Under one roof

Stephen Brun
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East Prince students benefitting from new, multi-million dollar trade facility

SUMMERSIDE – More than 500 high school students from Summerside, Kinkora and Kensington can now gather under one roof to train for skilled trades.

Justin MacEachern (centre), a Grade 11 carpentry student at Three Oaks Senior High in Summerside, cuts the ribbon to officially open the new 25,000-square-foot East Prince Career and Technical Education Centre, located next to TOSH. The multi-million dollar facility will provide skilled training courses for more than 500 high school students from Summerside, Kensington and Kinkora. Helping with the ribbon-cutting are (from left), local MLAs Janice Sherry and Gerard Greenan, TOSH principal Nicole Haire, MacEachern, Premier Robert Ghiz and Education Minister Alan McIsaac.

The 25,000-square-foot East Prince Career and Technical Education Centre, next door to Three Oaks Senior High, was officially opened on Monday.

Students training in the automotive, carpentry, robotics and aerospace trades have been enjoying the new multi-million dollar facility since the beginning of this school year. 

“The smart technology we have here sure beats the little TV set and the VCR we had at the old place,” said Johnathan Gamble, a Grade 12 carpentry student at TOSH. “Everything is state-of-the-art and comparable to what we may be using in (the) real world. We waste less time because we don’t have to travel by bus to class… and we can also participate in school assemblies and guest speakers because we just have to walk over to the school. It makes us feel like we’re part of the school community.”

Previously, students from the area were bused to a smaller building in the Summerside industrial park to take some classes. The new centre, which students and staff have dubbed “the C-Tech building,” combines all the trades courses under one roof.

Students say the centre has better lighting and ventilation, and more space than the building in the industrial park.

The area is also fenced in for better security since it contains the buildings, airplanes and vehicles students use for training.

The province invested nearly $4.7 million to construct the C-Tech centre to help promote training in skilled trades.

“There’s one commodity that everyone’s looking for when it comes to employers out there. It’s not that (provinces) have oil… gas… minerals, any of these things. The number one commodity is having a skilled labour workforce,” said Premier Robert Ghiz, who attended the building’s opening. “Our young people are going to be our best investment we have to make into the future when it comes to finding new businesses to set up here and in getting businesses to expand.”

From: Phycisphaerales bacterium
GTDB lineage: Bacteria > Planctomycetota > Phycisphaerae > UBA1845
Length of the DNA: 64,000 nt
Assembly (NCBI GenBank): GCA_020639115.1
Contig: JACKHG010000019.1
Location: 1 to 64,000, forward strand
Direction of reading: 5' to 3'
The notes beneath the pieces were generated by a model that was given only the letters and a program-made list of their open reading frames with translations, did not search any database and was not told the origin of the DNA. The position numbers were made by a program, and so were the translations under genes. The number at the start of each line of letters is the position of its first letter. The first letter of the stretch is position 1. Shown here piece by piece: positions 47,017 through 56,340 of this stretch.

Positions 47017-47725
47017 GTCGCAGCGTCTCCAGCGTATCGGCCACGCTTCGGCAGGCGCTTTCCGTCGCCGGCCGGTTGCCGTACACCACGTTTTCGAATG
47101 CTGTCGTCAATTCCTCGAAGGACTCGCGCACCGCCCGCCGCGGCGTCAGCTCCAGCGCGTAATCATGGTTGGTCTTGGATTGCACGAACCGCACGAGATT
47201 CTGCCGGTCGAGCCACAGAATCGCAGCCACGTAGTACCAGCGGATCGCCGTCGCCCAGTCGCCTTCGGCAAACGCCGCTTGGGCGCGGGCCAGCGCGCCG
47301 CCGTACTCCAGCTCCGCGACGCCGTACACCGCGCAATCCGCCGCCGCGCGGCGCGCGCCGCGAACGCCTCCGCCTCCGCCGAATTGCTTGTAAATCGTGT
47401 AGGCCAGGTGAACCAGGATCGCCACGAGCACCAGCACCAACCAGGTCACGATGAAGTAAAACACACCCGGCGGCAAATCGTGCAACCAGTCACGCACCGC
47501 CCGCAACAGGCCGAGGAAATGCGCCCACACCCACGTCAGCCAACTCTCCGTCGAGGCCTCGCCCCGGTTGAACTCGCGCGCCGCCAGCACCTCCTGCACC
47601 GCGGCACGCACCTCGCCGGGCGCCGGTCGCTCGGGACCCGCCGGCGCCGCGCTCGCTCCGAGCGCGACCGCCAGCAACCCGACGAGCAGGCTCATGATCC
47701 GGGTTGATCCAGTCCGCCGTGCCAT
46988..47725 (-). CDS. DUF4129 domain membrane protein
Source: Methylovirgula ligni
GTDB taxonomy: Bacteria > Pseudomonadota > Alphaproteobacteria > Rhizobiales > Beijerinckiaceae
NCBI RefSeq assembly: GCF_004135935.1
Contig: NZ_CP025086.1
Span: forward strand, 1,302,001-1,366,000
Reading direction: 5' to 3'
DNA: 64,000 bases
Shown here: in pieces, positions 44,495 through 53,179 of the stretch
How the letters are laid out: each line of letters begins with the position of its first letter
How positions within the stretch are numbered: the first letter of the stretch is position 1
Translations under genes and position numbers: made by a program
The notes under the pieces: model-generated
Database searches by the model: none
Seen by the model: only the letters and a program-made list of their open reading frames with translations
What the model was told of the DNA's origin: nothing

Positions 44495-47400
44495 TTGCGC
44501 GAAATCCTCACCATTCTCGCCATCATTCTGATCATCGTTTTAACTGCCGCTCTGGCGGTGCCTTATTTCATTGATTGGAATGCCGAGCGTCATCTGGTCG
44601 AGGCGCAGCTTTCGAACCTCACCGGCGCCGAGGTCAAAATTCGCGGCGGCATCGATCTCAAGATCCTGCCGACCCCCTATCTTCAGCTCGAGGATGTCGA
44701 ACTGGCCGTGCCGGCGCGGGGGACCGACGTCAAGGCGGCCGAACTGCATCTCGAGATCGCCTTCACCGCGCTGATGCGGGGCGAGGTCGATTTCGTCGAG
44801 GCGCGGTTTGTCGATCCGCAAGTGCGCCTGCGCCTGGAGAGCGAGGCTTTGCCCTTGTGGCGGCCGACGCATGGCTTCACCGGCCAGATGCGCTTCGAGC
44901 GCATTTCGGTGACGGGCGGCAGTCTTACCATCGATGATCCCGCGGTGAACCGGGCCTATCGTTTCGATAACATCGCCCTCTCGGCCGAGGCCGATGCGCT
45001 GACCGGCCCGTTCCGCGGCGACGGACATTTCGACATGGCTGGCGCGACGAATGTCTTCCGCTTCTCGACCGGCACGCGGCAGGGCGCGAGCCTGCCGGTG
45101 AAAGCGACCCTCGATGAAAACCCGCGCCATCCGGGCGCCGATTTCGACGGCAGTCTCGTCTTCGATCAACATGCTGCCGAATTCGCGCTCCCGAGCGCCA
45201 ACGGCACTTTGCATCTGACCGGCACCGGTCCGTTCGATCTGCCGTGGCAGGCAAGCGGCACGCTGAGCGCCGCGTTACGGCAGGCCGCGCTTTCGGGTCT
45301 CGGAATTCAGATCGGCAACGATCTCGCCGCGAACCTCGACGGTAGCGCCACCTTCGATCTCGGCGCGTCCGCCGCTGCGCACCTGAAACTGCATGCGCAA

There are now 23 course options available in career technical education in high schools across the Island.

Three Oaks principal, Nicole Haire, spoke on behalf of principals from the three schools sending students to the new facility. She said the C-Tech centre allows students to be more competitive in the job market and participate in post-secondary education.

“Having our TOSH trade students on campus means no loss of instructional time to accommodate travel to the old facility, as well as the opportunity for our students to be more actively involved in school life,” she said.

“Times have changed more than a little since I was a student here at Three Oaks in 1985, and we have an obligation to help our students… prepare for life and work in the 21st century.”

Organizations: C-Tech

Geographic location: Summerside, Iceland

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  • Spuddy
    October 29, 2012 - 19:20

    Ironic that all this was taken out of the schools in the 80's and early 90's because someone in the school board thought that you needed a degree from university to get a job and students were forced into academics. Not a new idea, an old one that never should have been taken away

    • FYI
      October 30, 2012 - 11:39

      That actually would have been taken out of the schools by the Department of Education that was operating in the '80's and early 90's' - not the school board.